Last and least, to assure both readers that I am nothing if not richly layered, I note that I have made the final edits to this post while playing X-Men via Netflix streaming.

Wednesday, July 13, 2011

The Onrushing Maw

As it happens, in that same filmspotting podcast I was caterwauling about yesterday, Matty Robinson had positive things to say of -- of all things -- Paul Blart Mall Cop, the Kevin James vehicle set in a mall in which a man (who is, you see, funny because he is fat) re-enacts the slapstick crime-busting antics that were already agonizingly tedious ten minutes into Home Alone. After which something something he gets the girl --- or we should say, the attractive girl is saddled with the character played by Kevin James, including all his ravenous insecurities and dawning medical infirmities.

Granted, for all that, PBMC is slightly more endurable than Congo, but with the prospect of The Zookeeper darkening our collective near futures, can we afford to permit a positive mention of the film oevre of Kevin James? I say we cannot.

Fortunately, as the image to the right illustrates, Jeffrey Sconce is already doing more than caterwauling --  he has situated The Zookeeper in the context of Biblical preachments, and has provided a helpful Zookeeper Checklist for those sad sacks who have been conked out and dragged to a showing of it.

Tuesday, July 12, 2011

I Saw Someone Wrong on the Internet

Adam Kempenaar and Matty Robinson of Filmspotting podcast fame did not like I Saw the Devil, not even a little bit. It was not what they were hoping to see -- they were hoping to see something else, and this film was not that something else.

Adam, for example, declares

there are no insights into the nature of evil, there's just a lot of pain and anguish ...
But what if the film is saying that evil is a condition that produces lots of pain and anguish in the interactions of people? I would say that is exactly what the film is saying, and saying quite clearly: that evil occurs when people produce pain and anguish in one another.

Both reviewers go on to explain that what they were hoping to see was something redeeming in all the evil the film presents -- progression, growth, lessons learned, a deserved chastening or two, a conclusion featuring a wistful stroll into a sadder and wiser sunset by at least one of the main characters.

Here's the thing: this is not trying to be that film; it is not telling that story. There are plenty of films that feature a dramatic arc of roughly that sort -- take True Grit (2010) for an example of a well-executed one, or take Taken for an example of a so-so one -- but I Saw the Devil makes precisely the statement about evil that the filmspotting guys accuse it of making, namely, that a wrathful seeking of vengeance creates a self-accelerating cycle of pain and a widening circle of broken minds and mangled bodies. Full stop.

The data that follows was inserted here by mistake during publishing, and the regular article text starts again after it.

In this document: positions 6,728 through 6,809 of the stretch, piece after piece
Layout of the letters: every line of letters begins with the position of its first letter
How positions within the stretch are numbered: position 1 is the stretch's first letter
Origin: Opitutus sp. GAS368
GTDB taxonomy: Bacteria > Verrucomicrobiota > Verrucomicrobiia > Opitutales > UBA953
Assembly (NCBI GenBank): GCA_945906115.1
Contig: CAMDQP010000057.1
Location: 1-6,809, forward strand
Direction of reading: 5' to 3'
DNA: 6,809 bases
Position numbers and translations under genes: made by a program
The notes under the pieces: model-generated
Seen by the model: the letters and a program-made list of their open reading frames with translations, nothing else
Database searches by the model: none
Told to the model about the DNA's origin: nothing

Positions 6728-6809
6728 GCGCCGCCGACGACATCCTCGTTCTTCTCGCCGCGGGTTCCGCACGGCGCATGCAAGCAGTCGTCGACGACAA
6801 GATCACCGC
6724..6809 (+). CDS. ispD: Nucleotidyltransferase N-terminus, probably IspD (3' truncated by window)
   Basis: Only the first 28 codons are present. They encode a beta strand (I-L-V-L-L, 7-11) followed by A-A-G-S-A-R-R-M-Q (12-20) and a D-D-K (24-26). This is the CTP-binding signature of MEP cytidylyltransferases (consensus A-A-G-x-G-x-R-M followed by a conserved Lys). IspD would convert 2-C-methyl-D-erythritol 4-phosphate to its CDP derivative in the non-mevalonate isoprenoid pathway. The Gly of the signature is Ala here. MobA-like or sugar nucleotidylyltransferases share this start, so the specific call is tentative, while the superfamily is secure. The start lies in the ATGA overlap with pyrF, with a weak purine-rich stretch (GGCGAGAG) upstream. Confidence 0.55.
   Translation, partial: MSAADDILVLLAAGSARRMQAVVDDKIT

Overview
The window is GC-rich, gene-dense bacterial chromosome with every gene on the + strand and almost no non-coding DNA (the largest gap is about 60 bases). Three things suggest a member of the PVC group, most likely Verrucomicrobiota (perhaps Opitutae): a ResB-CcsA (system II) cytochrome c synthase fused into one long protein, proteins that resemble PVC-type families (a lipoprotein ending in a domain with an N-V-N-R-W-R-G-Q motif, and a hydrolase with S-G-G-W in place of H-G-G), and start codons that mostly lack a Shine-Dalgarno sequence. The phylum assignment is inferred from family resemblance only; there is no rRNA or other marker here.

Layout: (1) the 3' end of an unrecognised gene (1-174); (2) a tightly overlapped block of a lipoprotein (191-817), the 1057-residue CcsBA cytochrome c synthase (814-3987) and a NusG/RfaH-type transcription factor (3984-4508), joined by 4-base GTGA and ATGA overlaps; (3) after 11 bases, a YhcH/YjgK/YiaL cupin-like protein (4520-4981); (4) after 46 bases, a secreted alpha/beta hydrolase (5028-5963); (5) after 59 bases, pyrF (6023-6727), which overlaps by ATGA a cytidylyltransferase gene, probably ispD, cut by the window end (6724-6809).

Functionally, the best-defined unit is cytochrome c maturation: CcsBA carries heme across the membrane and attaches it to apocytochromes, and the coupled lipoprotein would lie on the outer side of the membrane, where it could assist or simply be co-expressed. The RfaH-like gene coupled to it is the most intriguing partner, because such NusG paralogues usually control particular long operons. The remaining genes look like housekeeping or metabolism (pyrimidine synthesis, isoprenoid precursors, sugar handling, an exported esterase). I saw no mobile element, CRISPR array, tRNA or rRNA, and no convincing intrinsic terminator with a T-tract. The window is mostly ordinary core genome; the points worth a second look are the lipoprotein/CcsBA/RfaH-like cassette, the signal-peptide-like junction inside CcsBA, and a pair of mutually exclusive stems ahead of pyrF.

The film suggests that rage-fueled evil burns through people indiscriminately; that while rage and hatred are motivating the choices people make, nothing is learned, and the choices become less and less comprehensible to observers. On this note, Matty sharpens his criticisms in an especially odd way:
He [the antagonist of I Saw the Devil] is not Anton Chigur from No Country for Old Men, not in the least bit; where you at least have some insight into what is driving these characters. ... Here there is no depth to these characters, it is completely flat.
As to the latter part: exactly! It is completely 'flat' in the sense that as the film's action proceeds, it becomes ever harder to detect any rationale for the shocking deeds being carried out -- the two main characters increasingly demonstrate nothing but hatred for one another and indifference (at best) toward anyone or anything that impedes their rage. Hatred and the wish for vengeance become the only notes anyone sounds. Precisely.

As to the Anton Chigur comparison, Matty is exactly wrong. Where in No Country for Old Men is any clear indication of what drives Chigur's relentless, wanton cruelty? Both the film and the book announce rather plainly, over and over, that Chigur lies beyond any moral, practical, or pecuniary calculus. Chigur is "something you don't understand," as the Sheriff muses; one of his victims compares him with the bubonic plague; he openly mocks everyone who bothers to try to bargain, negotiate, rationalize, justify, deal, or reason with him.

The antagonist of I Saw the Devil --- and as the film progresses, increasingly the protagonist as well -- fit this mold exactly.  If anything, the principals get more evil as their reactions build on their own ugly momentum, and everyone in the vicinity is noticeably worse off, or dead, by the end.

Roll credits.

If the above sounds like a faithful portrait of revenge, I Saw the Devil might be to your liking -- which is far from saying it is pleasant to watch. It is a beautifully choreographed and visualized image of the darkest, ugliest realities one would ever want to witness in the interactions of people.

Monday, July 11, 2011


A blogger I admire has seen fit to prepend a post as follows:

Now, I'm not naive. I knew that there would be epic levels of butthurt in response to this post.
What's the controversial topic, you ask? Picard versus Kirk? Mac versus Windows? Oprah versus Dr. Phil? Batman versus Superman? Bigfoot versus Loch Ness Monster? Michael Bay versus Meghan Fox? The rights of the accused versus the rights of victims? Dill pickles versus cocktail wieners? Dolphins versus sharks? Jets versus sharks? Propeller planes versus jets? Santa Claus versus Fabric Softener? Cursive versus print? Smokey and the Bandit versus Congo?